Esther Fortune's Guide on Keeping Your Voice Groovy
Everything is better in song. We sing songs to remember presidents, to commemorate holidays, to show affection. Our minds love music, and work better with it — it’s why you have to sing the alphabet to find out if P comes before Q. And let’s just agree, life without music is boring. Go ahead and try to remember your mother's phone number. No? What about that new Adele song? Thought so.
We all sing, but we don't all know how to take care of our voice, which is important for all vocalists, even if you’re just a shower-star. Esther Fortune is the lead vocal instructor at Live! and vocalist of the reggae-rock band Jahfe, and she has a few tips for all of us on taking care of our pipes. I sat down with her to ask her secrets on keeping your voice polished (and booming) over the years.
Written by Mark Meneses
Guitarists treat their guitars with care. Your voice is no different. The way an athlete won't push their body, a singer can’t either. But how do you take care of something you us so often? Get into the habit of taking vocal rests. You should always let your voice recover after rehearsals or performances.
Water is good for your vocal cords only if it's room temperature; cold liquids will freeze up your voice. Anything with milk in it is a terrible idea, you don’t want to be coughing up phlegm while you’re performing (ew). The best liquids to drink before rehearsal are warm teas, especially with ginger and honey.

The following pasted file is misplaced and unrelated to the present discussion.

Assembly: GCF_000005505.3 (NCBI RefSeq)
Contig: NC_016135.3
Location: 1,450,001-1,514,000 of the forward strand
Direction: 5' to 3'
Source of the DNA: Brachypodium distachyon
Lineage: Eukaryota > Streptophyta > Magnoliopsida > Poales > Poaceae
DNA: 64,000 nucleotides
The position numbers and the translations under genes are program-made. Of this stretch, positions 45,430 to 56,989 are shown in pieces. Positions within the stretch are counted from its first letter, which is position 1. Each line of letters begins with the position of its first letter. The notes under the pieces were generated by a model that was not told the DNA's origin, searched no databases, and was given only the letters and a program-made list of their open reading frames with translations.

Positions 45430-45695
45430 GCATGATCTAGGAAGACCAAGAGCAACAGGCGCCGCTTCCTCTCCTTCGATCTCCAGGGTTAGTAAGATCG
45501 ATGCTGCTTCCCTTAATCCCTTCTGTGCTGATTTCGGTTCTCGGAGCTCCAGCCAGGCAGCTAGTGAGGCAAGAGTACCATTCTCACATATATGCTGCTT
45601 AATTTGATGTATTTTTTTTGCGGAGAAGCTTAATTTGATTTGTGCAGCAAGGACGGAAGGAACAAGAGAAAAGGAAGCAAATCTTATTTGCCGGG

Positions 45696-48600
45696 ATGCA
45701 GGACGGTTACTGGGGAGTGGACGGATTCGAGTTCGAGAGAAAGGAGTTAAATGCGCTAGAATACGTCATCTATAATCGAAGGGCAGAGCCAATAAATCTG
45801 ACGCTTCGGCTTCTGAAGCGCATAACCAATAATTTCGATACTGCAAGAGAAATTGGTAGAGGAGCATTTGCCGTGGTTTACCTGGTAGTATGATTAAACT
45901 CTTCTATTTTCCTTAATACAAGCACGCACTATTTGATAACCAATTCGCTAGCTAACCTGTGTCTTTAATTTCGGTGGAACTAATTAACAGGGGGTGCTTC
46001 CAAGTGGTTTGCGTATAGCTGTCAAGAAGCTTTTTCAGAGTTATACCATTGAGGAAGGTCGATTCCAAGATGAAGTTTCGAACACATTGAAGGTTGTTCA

But you know that.
There's no way around this one. Just like you wouldn't be able to wake up and run a mile, you can't just start singing at any time. Warming up lets your voice know that it's being expected to perform soon, and it stretches it out so you can sing to your fullest ability. If you don't stretch out your voice, you can do some serious damage to those cords.
This one is more about your delivery. The key to being a good singer is confidence and following through. Hitting the wrong notes is okay in your lessons — that's where you're supposed to make mistakes. The focus and emotion that you see on stage isn't something that just appears; you have to work on it. And even if you mess up a little, at least you’re learning for next time.
Every singer brings something unique to the mic. No two singers are going to do it the same way, and no two audience members will hear you the same way either. We all try to emulate our favorite artists, but what really gets the crowd going is when you bring something new to the table. Raise the stake every time, because there's a fine line between singing music and singing karaoke.
Some of these tips may work for you, but we also know that every performer is different. The best way to tackle stage fright is to sit down with your instructor and develop a personalized plan. We know music isn’t just about learning and practicing — it’s also about connecting and collaborating with others. At Live!, we offer an experience that takes you from the practice room to a virtual stage, with help at every step of the way.
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